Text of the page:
REMINDERS that they did things differently in the old days comes delightfully this week in the form of Scots At School, an anthology of two and a half centuries of Scottish schooling, compiled by David Northcroft, former vice-principal at Northern College of Education in Aberdeen (Edinburgh University Press, pound;13.99).
But some things seldom change. Teaching was never a bed of roses. "I am teaching this week and feeling like hell," were the sentiments of Jennie Lee, the Fifer who went on to become a Labour MP and wife of Aneurin Bevan, the minister who created the National Health Service.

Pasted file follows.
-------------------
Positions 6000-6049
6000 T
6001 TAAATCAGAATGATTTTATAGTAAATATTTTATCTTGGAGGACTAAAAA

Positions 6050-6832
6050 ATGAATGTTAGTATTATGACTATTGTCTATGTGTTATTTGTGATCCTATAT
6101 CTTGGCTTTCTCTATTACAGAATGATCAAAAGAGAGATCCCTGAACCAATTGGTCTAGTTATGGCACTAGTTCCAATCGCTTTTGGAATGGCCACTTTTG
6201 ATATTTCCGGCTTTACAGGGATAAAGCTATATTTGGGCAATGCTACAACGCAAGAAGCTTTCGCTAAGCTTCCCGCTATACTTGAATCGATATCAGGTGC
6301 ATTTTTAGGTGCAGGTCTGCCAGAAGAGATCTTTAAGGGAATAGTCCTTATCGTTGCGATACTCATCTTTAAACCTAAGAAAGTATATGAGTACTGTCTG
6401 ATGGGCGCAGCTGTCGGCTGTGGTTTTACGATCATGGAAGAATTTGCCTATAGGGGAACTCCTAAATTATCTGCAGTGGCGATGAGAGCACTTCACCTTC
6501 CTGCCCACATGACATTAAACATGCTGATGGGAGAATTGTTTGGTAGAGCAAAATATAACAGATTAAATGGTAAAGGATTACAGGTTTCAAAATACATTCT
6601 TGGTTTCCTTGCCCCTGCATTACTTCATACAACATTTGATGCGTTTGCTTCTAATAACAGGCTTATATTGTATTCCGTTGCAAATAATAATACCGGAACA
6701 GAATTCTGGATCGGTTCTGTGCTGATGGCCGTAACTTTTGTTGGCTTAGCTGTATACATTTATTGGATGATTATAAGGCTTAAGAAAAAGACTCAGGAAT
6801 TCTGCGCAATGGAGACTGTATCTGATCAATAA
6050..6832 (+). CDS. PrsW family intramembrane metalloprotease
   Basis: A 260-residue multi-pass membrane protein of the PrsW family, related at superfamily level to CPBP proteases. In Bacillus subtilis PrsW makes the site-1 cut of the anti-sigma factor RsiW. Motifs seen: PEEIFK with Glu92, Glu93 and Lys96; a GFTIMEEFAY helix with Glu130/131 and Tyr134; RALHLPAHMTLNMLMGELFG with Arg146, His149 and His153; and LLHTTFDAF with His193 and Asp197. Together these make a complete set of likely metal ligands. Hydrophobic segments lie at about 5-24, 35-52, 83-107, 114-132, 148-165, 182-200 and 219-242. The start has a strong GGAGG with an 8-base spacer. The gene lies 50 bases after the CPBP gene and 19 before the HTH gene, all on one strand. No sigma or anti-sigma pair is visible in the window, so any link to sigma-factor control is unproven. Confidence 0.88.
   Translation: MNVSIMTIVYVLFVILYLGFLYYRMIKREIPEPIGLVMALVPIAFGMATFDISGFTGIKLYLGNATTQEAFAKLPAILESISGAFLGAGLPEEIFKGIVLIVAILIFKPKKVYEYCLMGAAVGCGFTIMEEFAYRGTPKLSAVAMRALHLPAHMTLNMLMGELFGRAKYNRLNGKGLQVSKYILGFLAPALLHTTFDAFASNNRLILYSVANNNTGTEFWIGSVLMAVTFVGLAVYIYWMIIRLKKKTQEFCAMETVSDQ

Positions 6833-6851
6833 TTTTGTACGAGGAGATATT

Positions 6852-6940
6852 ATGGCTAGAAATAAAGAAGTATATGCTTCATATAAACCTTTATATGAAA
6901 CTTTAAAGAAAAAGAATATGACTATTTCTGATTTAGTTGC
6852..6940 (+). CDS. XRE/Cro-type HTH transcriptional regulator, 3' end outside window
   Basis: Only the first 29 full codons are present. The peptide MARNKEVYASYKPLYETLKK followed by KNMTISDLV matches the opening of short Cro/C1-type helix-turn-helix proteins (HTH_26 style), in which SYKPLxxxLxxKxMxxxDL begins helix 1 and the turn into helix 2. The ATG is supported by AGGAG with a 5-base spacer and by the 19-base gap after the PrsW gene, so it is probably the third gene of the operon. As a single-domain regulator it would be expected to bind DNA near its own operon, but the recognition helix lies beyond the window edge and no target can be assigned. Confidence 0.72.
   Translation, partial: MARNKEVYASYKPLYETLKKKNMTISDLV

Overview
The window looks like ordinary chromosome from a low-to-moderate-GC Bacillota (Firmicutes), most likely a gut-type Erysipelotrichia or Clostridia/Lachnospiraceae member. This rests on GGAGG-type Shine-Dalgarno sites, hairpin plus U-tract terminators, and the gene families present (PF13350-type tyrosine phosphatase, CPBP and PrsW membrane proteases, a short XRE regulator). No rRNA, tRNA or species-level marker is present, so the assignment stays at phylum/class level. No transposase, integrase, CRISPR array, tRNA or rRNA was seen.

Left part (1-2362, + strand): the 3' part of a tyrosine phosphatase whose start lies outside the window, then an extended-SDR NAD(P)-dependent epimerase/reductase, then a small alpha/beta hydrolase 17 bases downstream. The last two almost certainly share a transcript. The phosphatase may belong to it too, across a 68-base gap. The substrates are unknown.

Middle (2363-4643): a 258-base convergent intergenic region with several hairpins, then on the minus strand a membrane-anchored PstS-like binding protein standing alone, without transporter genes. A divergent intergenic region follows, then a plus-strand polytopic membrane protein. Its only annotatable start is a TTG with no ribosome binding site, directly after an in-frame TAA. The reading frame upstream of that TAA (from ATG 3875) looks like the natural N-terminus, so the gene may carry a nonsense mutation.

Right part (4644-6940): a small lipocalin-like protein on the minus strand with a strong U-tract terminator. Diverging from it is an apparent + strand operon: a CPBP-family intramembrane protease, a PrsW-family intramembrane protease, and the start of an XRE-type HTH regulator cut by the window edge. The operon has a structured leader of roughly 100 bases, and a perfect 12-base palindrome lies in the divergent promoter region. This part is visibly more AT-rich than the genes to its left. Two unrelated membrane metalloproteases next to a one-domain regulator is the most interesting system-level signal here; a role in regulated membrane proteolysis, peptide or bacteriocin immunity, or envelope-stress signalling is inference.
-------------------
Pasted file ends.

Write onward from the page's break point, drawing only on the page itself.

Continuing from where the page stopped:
There were remedies, however. "The children tested her," Lee's biographer wrote. "By her account, she gave a leading troublemaker two strokes of the strap" (appropriately for a lass from Lochgelly).
And then: "He laughed and threatened to throw her slates at her. She struggled with him and then spanked him."